Ok, so you finally got your e-commerce site up and running, but what about securing your site?
There are three main aspects that you need to protect:

  1. Your actual environment needs to be protected against any hacker or malware bytes that can destroy your site, as in your site won’t render or function properly.
  2. Your site’s data, often time hackers try to breach into your site so they can steal sensitive customer data, such as email and physical addresses, passwords and shopping habits.
  3. Your customer’s credit card, hackers will try to capture the data that your customers enter on your checkout page and get themselves a copy of your customer’s credit card number along with all the other data submitted on your checkout page.

Today, I’d like to focus on the third point, your checkout page.

Unfortunately, we have seen this happen more than once and at an alarming frequency, where hackers will inject no more than 10 lines of code, that basically tell the site “Hey! before you send the credit card data to the online merchant account gateway for processing, please send me a copy of that data first”.

If you want to see a code sample of how little is needed to grab this data, here you go:
Because these intrusions are so minor, they are also very complicated to detect. The affected sites can have the best SSL and the most prominent security badges, but none of these security measures will sniff out a few lines of legit code that were added to your system.
I call these lines legit code, because sometimes hackers will encode their scripts so that you and I can’t read what is really being executed, but these are the types of scripts that trigger the security scanners on your site. In the above shown code however, there is nothing malicious per say about the code – it’s clean code, it’s just executing a function that you don’t want it to i.e. send your customer’s credit card data to a third party.

Don’t despair yet, because there are ways of detecting such changes, if you use a version control system or some type of daily site scan for changed files.

In the end though, there is a constant war going on between hackers and security firms, and while we would like to believe that the security firms have the edge, sometimes these hacks are so simplistic that it could take quite a while before any of these compromises are detected.

Of course, you should make sure that your environment is as hack-proof as possible, using strong passwords, restricting access to sensitive areas to white-listed IP addresses only  and staying up to date with the latest security updates for your specific environment, but let’s face it; you have an e-commerce to run and did not sign up to become an intrusion detector.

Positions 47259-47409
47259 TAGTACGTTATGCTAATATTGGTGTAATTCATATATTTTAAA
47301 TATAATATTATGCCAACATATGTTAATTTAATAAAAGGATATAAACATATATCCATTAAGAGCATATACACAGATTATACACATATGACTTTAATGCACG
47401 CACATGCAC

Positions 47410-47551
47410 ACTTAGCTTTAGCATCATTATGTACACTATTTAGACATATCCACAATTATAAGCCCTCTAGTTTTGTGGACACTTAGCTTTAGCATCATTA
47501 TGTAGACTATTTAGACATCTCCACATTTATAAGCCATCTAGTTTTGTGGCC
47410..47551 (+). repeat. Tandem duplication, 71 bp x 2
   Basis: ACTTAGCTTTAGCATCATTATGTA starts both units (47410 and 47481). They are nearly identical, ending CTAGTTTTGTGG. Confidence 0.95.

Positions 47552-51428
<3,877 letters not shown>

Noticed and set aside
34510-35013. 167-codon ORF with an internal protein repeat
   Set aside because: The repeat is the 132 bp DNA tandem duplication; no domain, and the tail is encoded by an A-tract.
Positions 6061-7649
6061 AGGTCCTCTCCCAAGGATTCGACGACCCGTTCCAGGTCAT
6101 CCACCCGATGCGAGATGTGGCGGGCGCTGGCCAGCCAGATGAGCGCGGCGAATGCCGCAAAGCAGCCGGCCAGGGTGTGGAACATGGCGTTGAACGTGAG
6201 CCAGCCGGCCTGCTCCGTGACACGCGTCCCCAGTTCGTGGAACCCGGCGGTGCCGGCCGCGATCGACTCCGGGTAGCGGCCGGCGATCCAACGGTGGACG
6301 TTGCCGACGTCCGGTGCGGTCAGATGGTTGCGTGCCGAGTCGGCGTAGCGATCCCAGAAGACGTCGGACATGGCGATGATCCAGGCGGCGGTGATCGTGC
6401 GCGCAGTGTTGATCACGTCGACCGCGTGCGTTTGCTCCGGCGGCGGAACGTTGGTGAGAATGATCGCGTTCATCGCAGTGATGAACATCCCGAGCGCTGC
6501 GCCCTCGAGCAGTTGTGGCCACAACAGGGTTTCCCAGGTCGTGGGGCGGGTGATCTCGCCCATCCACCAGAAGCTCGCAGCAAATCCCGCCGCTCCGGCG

The alternate route you can take is to redirect all checkouts on your site through third party payment processors like PayPal, Google Wallet and Amazon payments to name a few.
third party payments

Now, I know most of you will raise an eyebrow and say “really? send shoppers away from our site?” – please relax.
Most of these third party payments will allow you to embed and process the payment inline – on your site, as far as the customer is concerned he never left your site – yet all the actual processing is being done on their site.
And if they don’t, before you freak out, why don’t you run a real analytic AB test campaign to measure the actual rate of checkout abandonment  when using your own checkout versus redirectcing the customers to a third party for checkout? You might be pleasantly surprised with the results.

This is not to say that these 3rd party checkouts are safe, however:

  1. They have a budget for security that’s a lot larger than yours or mine.
  2. If anything were to happen and their security is compromised, your customers won’t blame you, after all if they chose to checkout with PayPal for example it’s because they already have a PayPal account and they already laid their trust with PayPal.
  3. Most importantly though, if your site is ever hacked and you indirectly and unknowingly leaked your customer’s credit card, you can say goodbye to a lot of customers, good morning to a customer service nightmare and howdy to the team of lawyers from all the customers that have been waiting for their opportunity to sue someone – anyone.

Of course they are a lot of customization and personalisation that you would like to have on your checkout page and unless you’re using an inline method you will have to forego most of these, but I think that the peace of mind and tranquility might be well worth it – your call!

If you do decide to have customers checkout on your site, give us a call or email us and we’ll do a visual code review to make sure everything is as safe as it could be on your site.